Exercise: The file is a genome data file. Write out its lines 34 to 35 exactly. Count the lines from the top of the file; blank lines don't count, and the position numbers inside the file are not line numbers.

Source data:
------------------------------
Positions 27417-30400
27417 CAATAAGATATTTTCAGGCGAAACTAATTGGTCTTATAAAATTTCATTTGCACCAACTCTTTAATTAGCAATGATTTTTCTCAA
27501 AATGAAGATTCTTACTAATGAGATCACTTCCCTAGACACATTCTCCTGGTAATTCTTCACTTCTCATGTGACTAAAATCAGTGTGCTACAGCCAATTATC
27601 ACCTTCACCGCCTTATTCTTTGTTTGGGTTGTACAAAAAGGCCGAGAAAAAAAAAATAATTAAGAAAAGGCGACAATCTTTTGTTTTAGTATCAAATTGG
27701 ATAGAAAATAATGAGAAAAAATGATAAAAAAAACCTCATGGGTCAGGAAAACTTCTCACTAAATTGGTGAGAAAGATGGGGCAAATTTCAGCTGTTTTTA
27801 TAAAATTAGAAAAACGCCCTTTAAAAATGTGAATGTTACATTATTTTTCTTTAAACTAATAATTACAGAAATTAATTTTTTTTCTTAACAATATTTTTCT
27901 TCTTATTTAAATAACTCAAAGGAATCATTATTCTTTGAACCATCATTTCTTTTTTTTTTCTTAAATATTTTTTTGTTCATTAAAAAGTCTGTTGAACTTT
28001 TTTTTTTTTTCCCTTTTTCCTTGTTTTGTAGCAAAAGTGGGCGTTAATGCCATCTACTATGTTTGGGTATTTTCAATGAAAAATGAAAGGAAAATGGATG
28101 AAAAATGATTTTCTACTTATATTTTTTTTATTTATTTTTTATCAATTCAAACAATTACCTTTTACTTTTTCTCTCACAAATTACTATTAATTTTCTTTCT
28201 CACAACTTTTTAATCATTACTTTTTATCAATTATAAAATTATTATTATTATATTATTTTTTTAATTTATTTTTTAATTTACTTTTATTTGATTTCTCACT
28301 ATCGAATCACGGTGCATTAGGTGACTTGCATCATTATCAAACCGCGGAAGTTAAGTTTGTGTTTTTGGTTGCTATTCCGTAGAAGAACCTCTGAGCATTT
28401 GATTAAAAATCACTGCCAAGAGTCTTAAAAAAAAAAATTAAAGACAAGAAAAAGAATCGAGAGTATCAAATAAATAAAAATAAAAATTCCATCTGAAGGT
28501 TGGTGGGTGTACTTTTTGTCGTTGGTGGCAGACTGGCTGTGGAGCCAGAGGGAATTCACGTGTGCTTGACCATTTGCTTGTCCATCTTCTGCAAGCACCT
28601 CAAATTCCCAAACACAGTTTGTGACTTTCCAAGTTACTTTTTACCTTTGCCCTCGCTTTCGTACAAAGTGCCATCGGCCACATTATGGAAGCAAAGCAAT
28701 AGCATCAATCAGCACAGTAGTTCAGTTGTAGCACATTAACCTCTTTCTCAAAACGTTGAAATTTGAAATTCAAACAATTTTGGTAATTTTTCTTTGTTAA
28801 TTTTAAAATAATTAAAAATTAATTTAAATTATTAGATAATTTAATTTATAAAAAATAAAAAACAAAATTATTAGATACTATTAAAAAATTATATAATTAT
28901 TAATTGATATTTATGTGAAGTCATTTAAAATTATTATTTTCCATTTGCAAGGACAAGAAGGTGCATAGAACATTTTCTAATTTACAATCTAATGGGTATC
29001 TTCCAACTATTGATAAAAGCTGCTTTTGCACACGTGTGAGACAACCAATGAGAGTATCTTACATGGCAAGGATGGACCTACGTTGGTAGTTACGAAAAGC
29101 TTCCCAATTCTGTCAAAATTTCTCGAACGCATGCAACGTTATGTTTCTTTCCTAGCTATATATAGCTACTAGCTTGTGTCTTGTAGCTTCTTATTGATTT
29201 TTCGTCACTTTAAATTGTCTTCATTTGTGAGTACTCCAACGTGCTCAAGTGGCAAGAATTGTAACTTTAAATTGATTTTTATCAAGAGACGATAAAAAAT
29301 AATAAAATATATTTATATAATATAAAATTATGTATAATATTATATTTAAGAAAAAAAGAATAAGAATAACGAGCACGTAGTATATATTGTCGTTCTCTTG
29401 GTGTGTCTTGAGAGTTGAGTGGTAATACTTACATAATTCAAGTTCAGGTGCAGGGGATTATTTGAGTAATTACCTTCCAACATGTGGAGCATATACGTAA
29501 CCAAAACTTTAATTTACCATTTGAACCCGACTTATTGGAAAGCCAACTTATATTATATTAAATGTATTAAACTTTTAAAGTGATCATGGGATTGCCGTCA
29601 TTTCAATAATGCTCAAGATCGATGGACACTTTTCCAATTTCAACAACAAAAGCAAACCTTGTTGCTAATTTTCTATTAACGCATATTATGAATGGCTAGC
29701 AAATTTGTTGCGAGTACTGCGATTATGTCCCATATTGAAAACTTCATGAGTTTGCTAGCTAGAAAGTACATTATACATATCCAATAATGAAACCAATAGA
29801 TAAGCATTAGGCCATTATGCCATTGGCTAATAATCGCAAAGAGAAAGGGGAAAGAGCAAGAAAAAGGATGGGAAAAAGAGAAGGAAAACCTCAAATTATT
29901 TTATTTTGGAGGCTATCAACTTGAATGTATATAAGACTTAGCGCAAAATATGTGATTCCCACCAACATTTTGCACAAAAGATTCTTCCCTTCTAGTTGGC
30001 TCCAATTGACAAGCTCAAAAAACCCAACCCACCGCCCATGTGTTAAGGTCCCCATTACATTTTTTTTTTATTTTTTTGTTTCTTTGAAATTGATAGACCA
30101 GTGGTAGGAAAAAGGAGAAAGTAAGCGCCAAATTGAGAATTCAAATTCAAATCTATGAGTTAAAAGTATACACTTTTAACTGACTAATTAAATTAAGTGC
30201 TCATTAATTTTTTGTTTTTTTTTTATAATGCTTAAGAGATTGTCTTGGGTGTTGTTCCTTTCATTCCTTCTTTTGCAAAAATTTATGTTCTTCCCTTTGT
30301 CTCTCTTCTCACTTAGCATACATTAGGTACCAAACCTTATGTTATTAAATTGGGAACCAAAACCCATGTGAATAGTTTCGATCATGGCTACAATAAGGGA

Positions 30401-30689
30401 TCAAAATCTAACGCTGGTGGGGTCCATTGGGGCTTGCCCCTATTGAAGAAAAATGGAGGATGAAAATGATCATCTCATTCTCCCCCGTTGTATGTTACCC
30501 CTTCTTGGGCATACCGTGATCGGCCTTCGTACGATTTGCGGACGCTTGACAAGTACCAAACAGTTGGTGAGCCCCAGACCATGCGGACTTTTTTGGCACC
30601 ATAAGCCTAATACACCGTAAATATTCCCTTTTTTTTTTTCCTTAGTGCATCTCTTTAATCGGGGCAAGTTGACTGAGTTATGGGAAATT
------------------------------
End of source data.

30501 CTTCTTGGGCATACCGTGATCGGCCTTCGTACGATTTGCGGACGCTTGACAAGTACCAAACAGTTGGTGAGCCCCAGACCATGCGGACTTTTTTGGCACC
30601 ATAAGCCTAATACACCGTAAATATTCCCTTTTTTTTTTTCCTTAGTGCATCTCTTTAATCGGGGCAAGTTGACTGAGTTATGGGAAATT